A novel technique to determine cobalt exchangeability in soils using isotope dilution

Laura A. Wendling, Jason K. Kirby, Michael J. Mclaughlin

Research output: Contribution to journalArticleScientificpeer-review

12 Citations (Scopus)

Abstract

The environmental risk posed by Co contamination is largely a function of its oxidation state. Our objective was to assess the potential biological availability of Co and the reactions and fate of soluble Co(II) after addition to soils with varying physical and chemical characteristics. A potential risk in quantifying exchangeable Co in soils using isotope dilution techniques is the possible presence of two species of Co in soil solution and adsorbed on soil solid phases [Co(II) and Co(III)], coupled with the possibility that when an isotope of Co is added it may undergo a change in oxidation state during the measurement phase. In this study, we have utilized an isotope dilution technique with cation exchange and high-performance liquid chromatography-inductively coupled plasma-mass spectrometry to determine the isotopically exchangeable Co fraction in several soils with varying characteristics such as differing Al, Fe, and Mn oxide content; pH; and organic carbon content. The application of the cation exchange procedure adjusts measurements of isotopically exchangeable Co to correct for the presence of non-exchangeable 57Co not in equilibrium with the solution phase. Results indicated that oxidation of added 57Co(II) to 57Co(III) or precipitation of 57Co(II) may occur on the surfaces of some soils, particularly those with a high pH or substantial quantities of Mn oxide minerals. No detectable Co(III)(aq) was found in the aqueous extracts of the soils examined.

Original languageEnglish
Pages (from-to)140-146
JournalEnvironmental Science and Technology
Volume42
Issue number1
DOIs
Publication statusPublished - 1 Jan 2008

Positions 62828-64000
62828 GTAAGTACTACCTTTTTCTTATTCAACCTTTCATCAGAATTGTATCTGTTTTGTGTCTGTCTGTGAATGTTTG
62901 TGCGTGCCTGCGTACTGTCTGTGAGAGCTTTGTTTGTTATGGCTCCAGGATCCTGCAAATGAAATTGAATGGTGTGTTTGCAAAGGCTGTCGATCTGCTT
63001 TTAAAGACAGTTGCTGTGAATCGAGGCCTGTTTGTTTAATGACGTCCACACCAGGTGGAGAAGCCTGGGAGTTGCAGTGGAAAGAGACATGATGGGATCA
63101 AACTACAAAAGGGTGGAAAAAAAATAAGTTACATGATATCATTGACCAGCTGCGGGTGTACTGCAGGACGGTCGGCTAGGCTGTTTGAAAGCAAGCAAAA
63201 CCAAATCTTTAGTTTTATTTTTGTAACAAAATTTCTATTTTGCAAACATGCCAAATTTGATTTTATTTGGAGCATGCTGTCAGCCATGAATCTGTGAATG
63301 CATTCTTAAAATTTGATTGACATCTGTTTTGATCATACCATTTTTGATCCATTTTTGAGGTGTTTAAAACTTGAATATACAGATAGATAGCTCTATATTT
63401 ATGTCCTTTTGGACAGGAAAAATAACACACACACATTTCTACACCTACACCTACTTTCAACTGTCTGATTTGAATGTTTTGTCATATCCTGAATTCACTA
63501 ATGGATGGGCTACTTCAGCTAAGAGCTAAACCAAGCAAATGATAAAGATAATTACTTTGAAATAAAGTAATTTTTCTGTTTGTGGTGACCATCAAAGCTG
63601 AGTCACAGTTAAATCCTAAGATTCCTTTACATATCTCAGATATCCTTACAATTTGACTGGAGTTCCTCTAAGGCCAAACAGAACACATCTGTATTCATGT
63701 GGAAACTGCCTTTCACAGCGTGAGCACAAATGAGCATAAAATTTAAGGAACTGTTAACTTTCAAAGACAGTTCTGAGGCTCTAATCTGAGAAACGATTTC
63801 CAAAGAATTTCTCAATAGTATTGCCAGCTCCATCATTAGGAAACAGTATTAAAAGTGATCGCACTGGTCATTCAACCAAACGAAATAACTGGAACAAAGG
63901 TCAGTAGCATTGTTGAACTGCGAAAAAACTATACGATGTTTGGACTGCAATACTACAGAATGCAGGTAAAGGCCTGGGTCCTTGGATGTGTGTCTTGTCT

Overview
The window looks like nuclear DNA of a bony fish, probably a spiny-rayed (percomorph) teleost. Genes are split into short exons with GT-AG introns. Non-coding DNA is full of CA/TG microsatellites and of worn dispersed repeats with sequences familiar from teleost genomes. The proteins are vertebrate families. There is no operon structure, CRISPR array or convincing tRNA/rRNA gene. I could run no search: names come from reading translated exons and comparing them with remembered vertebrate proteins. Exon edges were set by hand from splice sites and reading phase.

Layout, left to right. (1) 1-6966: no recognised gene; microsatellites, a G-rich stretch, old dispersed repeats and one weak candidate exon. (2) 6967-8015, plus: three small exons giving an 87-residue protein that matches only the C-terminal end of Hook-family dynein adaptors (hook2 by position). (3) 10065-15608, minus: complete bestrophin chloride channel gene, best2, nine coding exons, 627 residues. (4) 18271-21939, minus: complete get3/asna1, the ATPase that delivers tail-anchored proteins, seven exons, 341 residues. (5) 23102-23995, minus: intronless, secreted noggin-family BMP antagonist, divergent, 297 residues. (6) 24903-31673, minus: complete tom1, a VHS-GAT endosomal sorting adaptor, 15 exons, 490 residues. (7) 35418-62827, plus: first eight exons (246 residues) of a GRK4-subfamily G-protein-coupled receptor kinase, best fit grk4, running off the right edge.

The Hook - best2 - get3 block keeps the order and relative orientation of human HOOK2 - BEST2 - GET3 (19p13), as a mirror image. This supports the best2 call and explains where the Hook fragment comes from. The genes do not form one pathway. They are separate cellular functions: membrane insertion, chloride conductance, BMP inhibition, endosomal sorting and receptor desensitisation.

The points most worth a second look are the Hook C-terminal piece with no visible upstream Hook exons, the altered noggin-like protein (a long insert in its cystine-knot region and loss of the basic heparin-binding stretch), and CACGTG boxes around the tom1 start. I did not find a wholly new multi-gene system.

MoE publication typeA1 Journal article-refereed

Fingerprint

Cobalt
Isotopes
cobalt
Dilution
dilution
isotope
Soils
soil
oxidation
Oxidation
Cations
ion exchange
Oxide minerals
oxide
Inductively coupled plasma mass spectrometry
Phase measurement
High performance liquid chromatography
Organic carbon
environmental risk
Oxides

Keywords

  • Cobalt
  • E value
  • Exchangeability
  • Isotope dilution

Cite this

@article{63039d181e3a459388a9e8d02a78455f,
title = "A novel technique to determine cobalt exchangeability in soils using isotope dilution",
abstract = "The environmental risk posed by Co contamination is largely a function of its oxidation state. Our objective was to assess the potential biological availability of Co and the reactions and fate of soluble Co(II) after addition to soils with varying physical and chemical characteristics. A potential risk in quantifying exchangeable Co in soils using isotope dilution techniques is the possible presence of two species of Co in soil solution and adsorbed on soil solid phases [Co(II) and Co(III)], coupled with the possibility that when an isotope of Co is added it may undergo a change in oxidation state during the measurement phase. In this study, we have utilized an isotope dilution technique with cation exchange and high-performance liquid chromatography-inductively coupled plasma-mass spectrometry to determine the isotopically exchangeable Co fraction in several soils with varying characteristics such as differing Al, Fe, and Mn oxide content; pH; and organic carbon content. The application of the cation exchange procedure adjusts measurements of isotopically exchangeable Co to correct for the presence of non-exchangeable 57Co not in equilibrium with the solution phase. Results indicated that oxidation of added 57Co(II) to 57Co(III) or precipitation of 57Co(II) may occur on the surfaces of some soils, particularly those with a high pH or substantial quantities of Mn oxide minerals. No detectable Co(III)(aq) was found in the aqueous extracts of the soils examined.",
keywords = "Cobalt, E value, Exchangeability, Isotope dilution",
author = "Wendling, {Laura A.} and Kirby, {Jason K.} and Mclaughlin, {Michael J.}",